If there were no E layer, we should expect the higher ionisation of the F to produce better propagation conditions at the maximum period, for then the upper limiting frequency for refraction would be much higher than at the minimum, and all frequencies below this would be well propagated. During the night the E layer ionisation falls very low owing to recombination of the ions and electrons, and then this condition does exist. But the presence of the E layer during the day causes high attenuation of frequencies below a certain value, and we must remember that the upper frequency limit for this attenuation is also enhanced by the high solar activity.
Still it is quite true to say that at the maximum of the solar cycle, good short-wave conditions do prevail, and that the presence of sunspots denotes – in general – good short-wave conditions. For at such times the upper limiting frequency will be higher than at times of low solar activity, though the lower limit is also raised slightly. At night the upper limit will be high and the band for good propagation particularly broad, since the lower limit will disappear.
During the next few years the ionisation of the layers will fall, and, therefore, general short-wave conditions will become less good, particularly on the higher frequencies. The frequencies used both for day and night will be lower and the band of frequencies on which reception can be obtained will be narrower than at present.
But, in connection with high solar activity, there often occur violent eruptions on the sun, whose effect on shortwave communication is the reverse of beneficial. For, from a sunspot which is in an eruptive state are emitted radiations of at least two types, each producing a different effect. Radiations of the two types may be emitted from the same eruption, either simultaneously, or at different times.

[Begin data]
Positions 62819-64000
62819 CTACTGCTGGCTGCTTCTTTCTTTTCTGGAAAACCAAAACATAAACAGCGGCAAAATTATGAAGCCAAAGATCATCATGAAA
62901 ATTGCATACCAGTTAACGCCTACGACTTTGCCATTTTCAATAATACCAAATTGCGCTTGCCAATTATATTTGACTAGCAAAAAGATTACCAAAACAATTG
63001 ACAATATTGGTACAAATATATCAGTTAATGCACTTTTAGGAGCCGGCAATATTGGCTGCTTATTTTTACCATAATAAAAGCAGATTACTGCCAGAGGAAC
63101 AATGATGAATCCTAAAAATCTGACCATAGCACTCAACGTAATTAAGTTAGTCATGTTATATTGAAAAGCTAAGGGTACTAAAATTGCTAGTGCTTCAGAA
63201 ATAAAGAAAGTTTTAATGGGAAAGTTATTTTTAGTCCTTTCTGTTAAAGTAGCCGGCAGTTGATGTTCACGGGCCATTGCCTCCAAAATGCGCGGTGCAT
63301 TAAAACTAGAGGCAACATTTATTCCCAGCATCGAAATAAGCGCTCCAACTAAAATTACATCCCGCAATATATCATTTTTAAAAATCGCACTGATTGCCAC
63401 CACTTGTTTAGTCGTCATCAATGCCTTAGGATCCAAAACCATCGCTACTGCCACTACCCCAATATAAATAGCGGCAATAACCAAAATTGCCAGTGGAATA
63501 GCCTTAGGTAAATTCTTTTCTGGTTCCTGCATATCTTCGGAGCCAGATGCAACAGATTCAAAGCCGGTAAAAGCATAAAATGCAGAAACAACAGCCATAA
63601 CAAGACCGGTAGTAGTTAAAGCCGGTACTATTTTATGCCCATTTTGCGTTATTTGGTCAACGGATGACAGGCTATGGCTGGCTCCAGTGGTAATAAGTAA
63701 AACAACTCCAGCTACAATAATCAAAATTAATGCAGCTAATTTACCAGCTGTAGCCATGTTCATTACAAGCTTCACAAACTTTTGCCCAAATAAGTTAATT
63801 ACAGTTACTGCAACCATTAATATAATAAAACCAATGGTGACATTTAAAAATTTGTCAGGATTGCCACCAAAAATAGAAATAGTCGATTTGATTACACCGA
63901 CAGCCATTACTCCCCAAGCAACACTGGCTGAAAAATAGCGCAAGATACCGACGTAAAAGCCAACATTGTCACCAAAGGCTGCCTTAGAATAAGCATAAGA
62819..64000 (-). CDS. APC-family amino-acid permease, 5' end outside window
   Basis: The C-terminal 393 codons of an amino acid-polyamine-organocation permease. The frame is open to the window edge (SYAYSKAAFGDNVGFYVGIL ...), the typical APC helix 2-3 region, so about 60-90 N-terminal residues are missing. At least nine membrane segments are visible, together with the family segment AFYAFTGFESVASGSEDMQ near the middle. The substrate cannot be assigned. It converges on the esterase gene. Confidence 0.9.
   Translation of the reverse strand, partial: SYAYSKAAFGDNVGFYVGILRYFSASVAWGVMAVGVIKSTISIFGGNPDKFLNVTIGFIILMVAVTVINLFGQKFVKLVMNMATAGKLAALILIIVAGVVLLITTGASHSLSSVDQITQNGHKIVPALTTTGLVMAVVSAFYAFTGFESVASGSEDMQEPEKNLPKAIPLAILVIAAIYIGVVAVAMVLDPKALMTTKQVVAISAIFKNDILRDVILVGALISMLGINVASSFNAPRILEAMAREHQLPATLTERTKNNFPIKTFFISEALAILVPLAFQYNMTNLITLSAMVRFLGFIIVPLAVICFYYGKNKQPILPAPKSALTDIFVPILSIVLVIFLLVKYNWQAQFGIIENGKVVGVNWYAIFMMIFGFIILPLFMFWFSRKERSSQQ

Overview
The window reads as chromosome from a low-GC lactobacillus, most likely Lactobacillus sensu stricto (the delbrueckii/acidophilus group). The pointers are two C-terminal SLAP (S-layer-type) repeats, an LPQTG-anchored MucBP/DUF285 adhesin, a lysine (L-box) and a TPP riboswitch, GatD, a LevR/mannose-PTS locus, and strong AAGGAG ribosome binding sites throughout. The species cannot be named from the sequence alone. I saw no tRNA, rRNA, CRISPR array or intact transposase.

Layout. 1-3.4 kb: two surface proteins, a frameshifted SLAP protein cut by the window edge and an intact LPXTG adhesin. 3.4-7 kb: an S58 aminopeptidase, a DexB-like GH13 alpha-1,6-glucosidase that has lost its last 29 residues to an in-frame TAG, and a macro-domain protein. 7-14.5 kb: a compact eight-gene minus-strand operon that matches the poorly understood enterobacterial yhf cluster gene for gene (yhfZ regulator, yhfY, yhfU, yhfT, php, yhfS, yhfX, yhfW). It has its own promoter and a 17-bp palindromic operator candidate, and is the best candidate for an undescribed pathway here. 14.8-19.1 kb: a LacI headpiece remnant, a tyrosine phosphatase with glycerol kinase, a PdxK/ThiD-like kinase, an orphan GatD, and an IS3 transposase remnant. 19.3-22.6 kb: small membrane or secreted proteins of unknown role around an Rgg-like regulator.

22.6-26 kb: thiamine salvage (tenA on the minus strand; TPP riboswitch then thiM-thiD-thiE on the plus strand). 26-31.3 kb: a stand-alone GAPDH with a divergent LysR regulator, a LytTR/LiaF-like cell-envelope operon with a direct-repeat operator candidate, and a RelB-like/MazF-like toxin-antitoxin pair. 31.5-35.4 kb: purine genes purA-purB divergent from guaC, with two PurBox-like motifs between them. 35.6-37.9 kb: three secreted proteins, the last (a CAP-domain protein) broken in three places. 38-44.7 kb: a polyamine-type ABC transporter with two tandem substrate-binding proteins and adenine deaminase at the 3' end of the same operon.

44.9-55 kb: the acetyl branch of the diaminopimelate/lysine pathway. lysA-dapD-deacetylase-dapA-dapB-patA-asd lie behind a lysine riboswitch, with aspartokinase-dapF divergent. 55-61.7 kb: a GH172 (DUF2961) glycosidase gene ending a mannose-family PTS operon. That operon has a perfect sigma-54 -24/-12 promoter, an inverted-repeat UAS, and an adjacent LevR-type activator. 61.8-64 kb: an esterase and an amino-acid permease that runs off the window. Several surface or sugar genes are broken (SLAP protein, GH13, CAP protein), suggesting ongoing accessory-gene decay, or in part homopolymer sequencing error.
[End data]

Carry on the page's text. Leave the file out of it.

One type is an abnormal burst of ultra-violet radiation, which is Incapable of being absorbed at the F layer and so reaches the E and lower layers. Here it raises the ionisation to such an extent that the attenuation for short waves is so increased that they are completely absorbed. This produces the “short period” fade out, so called because its duration seldom exceeds an hour, owing to the high rate of recombination in these layers because of their high gas pressure. The fade out only occurs during daylight and, as it is a phenomenon of attenuation, the lower frequencies are most affected.
The other type of radiation emitted is that which causes the “ionosphere storm” – as well as the Polar Aurorae and “magnetic storm” – and it is thought to be of a corpuscular nature. These corpuscles are ejected from the eruptive area, and, travelling with great velocity, bombard the outer ionosphere, particularly near the earth’s Poles, whence they are swept by the earth’s magnetic field. The result of this is that the ionisation of the F layer is reduced, so that the higher frequencies penetrate it and so are lost in outer space. Thus the higher frequencies suffer most severely. The stream of charged bodies converging on the Poles produces fluctuations in the earth’s magnetic field – the magnetic storm – and on reaching the lower atmosphere splits up the atoms of oxygen, so giving rise to the red and green light of the Aurorae.
Thus we see that while short-wave conditions will become less good on the higher frequencies, still, on the lower frequency bands, they are likely to be more stable and less liable to sudden disturbances. For with the approach of the minimum period of solar activity less and less of these eruptive areas are likely to occur on the sun, with the result that more dependable conditions should prevail.